Simultaneously as Williams spoke at Xavier’s Lower School, Alexia Edgecombe – accountant and fellow CBE alumni – addressed the student body at St. Thomas More School, where she told the populace that she truly believes a Catholic school education prepares students for life and creates a well-balanced and well-rounded individual as in addition to academics, they learn sports, Christianity and family life. She said they gave her a strong foundation for her life.

Edgecombe said when she received the invitation to speak and shared the news with friends and colleagues, that they laughed, because they know her as one of those people who always promotes Catholic school education – bragging about how good it is, and daring someone to prove her wrong – to the point where some people, she said, get mad with her.

“I always tell them, if I compare my nieces and nephews and compare the ones who went to a Catholic school and those who did not, there is a striking difference. For the ones who have, I say you can drop them in the middle of the ocean and they would survive.”

Edgecombe said she was grateful to her parents for making the decision for her to receive a Catholic education, and encouraged the St. Thomas More students to thank their parents for affording them the opportunity to have a Catholic school education.

She also urged the students as they celebrated their Founders’ Day to make a promise to themselves to work harder, listen more, practice more, study more and be a better student and person.

“The harder you work, the better your grades will be. So, by the time you get to SAC (St. Augustine’s College) or Aquinas, you would be used to hard work and getting straight As.”

Edgecombe reminded students that there isn’t anything magical to being successful. She said success is the result of hard work.

“A Catholic school education has given me a high standard for learning and for the way I live my life. It has added value to my life. I have integrity. I am more responsible and I have a better discipline because of it. I was taught to carry myself as a young lady. I remember the nuns saying ‘do not be so loud’, or ‘young ladies sit with their legs closed’, or ‘you have the rest of your life to be a woman, so no need to rush.’”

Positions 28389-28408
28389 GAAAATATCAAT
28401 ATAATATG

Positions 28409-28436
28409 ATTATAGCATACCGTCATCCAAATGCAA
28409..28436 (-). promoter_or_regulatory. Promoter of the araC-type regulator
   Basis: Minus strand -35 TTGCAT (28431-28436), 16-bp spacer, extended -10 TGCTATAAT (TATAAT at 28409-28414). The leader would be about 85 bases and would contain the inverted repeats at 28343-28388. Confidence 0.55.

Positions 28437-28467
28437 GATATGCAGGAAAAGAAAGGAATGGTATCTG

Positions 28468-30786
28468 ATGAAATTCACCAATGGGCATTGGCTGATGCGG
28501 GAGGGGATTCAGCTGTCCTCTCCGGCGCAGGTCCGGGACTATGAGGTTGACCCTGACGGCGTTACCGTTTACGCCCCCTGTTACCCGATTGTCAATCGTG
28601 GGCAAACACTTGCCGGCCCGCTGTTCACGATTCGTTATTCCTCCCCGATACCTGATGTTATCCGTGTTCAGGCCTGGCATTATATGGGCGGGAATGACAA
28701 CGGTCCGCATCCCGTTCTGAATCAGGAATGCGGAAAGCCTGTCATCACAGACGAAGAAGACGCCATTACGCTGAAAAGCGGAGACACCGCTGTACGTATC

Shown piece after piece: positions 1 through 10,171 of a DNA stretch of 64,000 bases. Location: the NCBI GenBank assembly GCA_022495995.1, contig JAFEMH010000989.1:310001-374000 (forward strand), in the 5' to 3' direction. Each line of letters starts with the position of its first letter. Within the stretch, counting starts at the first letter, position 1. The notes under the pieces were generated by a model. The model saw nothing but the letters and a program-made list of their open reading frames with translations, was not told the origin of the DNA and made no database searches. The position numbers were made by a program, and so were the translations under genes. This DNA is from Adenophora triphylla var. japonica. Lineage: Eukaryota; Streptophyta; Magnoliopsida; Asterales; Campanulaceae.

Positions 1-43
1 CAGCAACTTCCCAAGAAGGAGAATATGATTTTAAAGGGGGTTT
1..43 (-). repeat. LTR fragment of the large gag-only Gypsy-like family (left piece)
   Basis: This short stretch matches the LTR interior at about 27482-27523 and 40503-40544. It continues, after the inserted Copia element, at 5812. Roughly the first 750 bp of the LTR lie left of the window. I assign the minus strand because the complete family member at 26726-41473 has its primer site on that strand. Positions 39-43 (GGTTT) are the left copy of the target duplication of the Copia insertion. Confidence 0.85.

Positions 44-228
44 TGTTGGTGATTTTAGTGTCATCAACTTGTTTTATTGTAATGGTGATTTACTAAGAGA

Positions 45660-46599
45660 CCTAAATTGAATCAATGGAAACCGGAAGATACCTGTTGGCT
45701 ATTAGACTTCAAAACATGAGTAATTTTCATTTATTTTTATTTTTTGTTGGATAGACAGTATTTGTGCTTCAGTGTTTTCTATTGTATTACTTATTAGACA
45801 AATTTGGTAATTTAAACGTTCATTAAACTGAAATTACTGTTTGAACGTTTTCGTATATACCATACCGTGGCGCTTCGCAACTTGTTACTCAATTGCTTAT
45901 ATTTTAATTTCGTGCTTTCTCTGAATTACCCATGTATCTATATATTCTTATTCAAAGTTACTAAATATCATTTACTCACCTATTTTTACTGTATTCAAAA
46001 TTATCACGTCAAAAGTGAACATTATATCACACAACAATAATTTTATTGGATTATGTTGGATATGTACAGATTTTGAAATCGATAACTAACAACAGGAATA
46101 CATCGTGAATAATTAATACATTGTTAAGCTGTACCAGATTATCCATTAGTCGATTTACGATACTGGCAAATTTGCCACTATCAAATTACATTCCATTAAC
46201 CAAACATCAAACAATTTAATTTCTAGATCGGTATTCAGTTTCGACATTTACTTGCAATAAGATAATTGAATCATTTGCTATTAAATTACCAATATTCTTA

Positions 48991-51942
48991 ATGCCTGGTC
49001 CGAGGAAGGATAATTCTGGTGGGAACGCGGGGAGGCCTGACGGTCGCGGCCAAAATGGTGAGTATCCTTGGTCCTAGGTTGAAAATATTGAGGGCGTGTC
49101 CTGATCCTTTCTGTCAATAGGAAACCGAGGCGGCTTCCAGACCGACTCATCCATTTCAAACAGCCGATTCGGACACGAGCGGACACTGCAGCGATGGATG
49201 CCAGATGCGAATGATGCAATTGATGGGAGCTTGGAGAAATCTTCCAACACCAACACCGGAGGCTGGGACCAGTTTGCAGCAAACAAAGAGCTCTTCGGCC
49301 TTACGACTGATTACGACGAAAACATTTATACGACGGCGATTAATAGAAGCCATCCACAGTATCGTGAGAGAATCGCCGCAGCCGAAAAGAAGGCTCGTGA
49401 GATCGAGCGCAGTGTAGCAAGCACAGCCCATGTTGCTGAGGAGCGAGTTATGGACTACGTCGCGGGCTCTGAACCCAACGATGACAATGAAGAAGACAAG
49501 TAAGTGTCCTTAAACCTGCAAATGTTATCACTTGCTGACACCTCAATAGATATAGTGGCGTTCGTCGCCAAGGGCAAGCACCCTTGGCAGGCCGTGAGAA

With that advice, she said she was still encouraged to be confident, but never rude or arrogant. She was taught to be strong but still loving and kind; how to always strive to be a better person, and to honor and respect God.

Sister Mary Benedict Pratt, the former superintendent of Catholic schools and a Catholic school alumni, spoke at St. Cecilia’s School where she encouraged the students to not take Catholic education for granted.

“We are standing on the shoulders of persons who made great sacrifices to get us where we are today. The quality of education of our Catholic schools is second to none. Our Catholic schools have always led the way. We were the first school system to have a spelling bee, then everybody followed. We were the first to have sports, then everybody followed. We were the first to have social programs – the drug program – then everybody followed.”

At its peak, Catholic education had 24 schools. Today there are five CBE schools operational – Aquinas College; St. Cecilia’s School; St. Thomas More; Mary, Star of the Sea Catholic Academy; and Xavier’s Lower School – after Hurricane Dorian devastated St. Francis de Sales and Every Child Counts schools on Abaco in September.

Also tapped to address various CBE schools during the Founder’s Day celebrations were Justice Keith Thompson, a Catholic school alumni who spoke at Aquinas College; and Caline Newton, a businesswoman and CBE alumni who spoke at Mary, Star of the Sea Catholic Academy.

Sts. Francis & Joseph School, which is the product of St. Francis School, the first CBE school in The Bahamas, held its Founders’ Day celebration separately from other schools and was the only school to host its celebration on Tuesday, November 5 at which Catholic Archbishop Patrick Pinder spoke about reflecting upon the role the CBE plays in continuing the rich legacy of Catholic education towards a brighter, hopeful future.